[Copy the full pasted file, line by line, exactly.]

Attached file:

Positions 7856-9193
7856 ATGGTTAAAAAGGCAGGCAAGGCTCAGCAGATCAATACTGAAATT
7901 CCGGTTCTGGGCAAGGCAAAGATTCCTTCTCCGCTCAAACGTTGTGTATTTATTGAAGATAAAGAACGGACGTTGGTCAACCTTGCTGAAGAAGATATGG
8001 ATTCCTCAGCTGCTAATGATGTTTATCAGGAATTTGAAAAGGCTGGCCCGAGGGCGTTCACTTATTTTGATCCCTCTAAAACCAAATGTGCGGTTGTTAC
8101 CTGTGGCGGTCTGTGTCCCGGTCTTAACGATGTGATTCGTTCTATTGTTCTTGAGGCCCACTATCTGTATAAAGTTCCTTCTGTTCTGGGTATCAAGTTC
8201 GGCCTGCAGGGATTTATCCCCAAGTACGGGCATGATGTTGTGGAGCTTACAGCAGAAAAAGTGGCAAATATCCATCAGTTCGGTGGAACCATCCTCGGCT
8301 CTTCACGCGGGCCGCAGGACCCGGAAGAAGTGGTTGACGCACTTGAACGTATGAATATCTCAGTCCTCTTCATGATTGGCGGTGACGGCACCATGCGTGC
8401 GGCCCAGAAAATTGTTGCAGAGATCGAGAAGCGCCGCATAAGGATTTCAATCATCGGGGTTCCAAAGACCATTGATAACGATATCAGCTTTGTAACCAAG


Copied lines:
Positions 7856-9193
7856 ATGGTTAAAAAGGCAGGCAAGGCTCAGCAGATCAATACTGAAATT
7901 CCGGTTCTGGGCAAGGCAAAGATTCCTTCTCCGCTCAAACGTTGTGTATTTATTGAAGATAAAGAACGGACGTTGGTCAACCTTGCTGAAGAAGATATGG
8001 ATTCCTCAGCTGCTAATGATGTTTATCAGGAATTTGAAAAGGCTGGCCCGAGGGCGTTCACTTATTTTGATCCCTCTAAAACCAAATGTGCGGTTGTTAC
8101 CTGTGGCGGTCTGTGTCCCGGTCTTAACGATGTGATTCGTTCTATTGTTCTTGAGGCCCACTATCTGTATAAAGTTCCTTCTGTTCTGGGTATCAAGTTC
8201 GGCCTGCAGGGATTTATCCCCAAGTACGGGCATGATGTTGTGGAGCTTACAGCAGAAAAAGTGGCAAATATCCATCAGTTCGGTGGAACCATCCTCGGCT
8301 CTTCACGCGGGCCGCAGGACCCGGAAGAAGTGGTTGACGCACTTGAACGTATGAATATCTCAGTCCTCTTCATGATTGGCGGTGACGGCACCATGCGTGC
8401 GGCCCAGAAAATTGTTGCAGAGATCGAGAAGCGCCGCATAAGGATTTCAATCATCGGGGTTCCAAAGACCATTGATAACGATATCAGCTTTGTAACCAAG